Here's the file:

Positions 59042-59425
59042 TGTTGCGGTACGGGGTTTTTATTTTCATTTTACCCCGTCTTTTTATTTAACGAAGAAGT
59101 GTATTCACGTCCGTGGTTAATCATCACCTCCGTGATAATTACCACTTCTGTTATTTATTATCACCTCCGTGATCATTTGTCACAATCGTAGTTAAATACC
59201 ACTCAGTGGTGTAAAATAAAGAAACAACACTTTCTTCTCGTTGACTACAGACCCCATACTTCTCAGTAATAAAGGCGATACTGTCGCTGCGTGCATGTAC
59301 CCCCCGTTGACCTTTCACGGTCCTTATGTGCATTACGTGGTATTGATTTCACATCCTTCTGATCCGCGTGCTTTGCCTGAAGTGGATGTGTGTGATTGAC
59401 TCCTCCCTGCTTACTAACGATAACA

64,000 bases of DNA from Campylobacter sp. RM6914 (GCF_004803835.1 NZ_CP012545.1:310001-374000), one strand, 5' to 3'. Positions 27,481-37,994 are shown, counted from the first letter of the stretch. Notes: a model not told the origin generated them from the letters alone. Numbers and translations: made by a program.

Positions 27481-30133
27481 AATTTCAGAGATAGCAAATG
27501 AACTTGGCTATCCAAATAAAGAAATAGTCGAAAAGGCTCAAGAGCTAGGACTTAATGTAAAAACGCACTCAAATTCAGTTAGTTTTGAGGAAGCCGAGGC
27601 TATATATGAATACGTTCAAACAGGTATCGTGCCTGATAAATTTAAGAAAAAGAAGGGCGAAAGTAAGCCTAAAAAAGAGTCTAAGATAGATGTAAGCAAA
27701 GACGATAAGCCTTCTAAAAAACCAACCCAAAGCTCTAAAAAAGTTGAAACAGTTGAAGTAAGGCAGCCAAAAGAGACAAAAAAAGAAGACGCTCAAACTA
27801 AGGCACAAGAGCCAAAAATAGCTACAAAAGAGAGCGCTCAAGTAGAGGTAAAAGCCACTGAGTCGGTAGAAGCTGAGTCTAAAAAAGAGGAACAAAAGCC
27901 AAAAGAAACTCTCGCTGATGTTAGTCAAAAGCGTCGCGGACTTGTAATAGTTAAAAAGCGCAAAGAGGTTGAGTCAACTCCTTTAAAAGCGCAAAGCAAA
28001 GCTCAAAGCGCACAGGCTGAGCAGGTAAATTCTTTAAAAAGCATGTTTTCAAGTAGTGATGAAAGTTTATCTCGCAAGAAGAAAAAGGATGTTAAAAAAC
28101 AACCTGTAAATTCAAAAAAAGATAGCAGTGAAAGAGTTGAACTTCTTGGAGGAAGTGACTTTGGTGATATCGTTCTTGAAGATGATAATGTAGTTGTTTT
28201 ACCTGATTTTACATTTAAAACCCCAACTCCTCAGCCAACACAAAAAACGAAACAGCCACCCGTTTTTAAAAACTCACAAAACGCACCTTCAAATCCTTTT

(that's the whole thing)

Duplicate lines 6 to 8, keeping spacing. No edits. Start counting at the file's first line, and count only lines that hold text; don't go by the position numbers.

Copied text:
59401 TCCTCCCTGCTTACTAACGATAACA

64,000 bases of DNA from Campylobacter sp. RM6914 (GCF_004803835.1 NZ_CP012545.1:310001-374000), one strand, 5' to 3'. Positions 27,481-37,994 are shown, counted from the first letter of the stretch. Notes: a model not told the origin generated them from the letters alone. Numbers and translations: made by a program.

Positions 27481-30133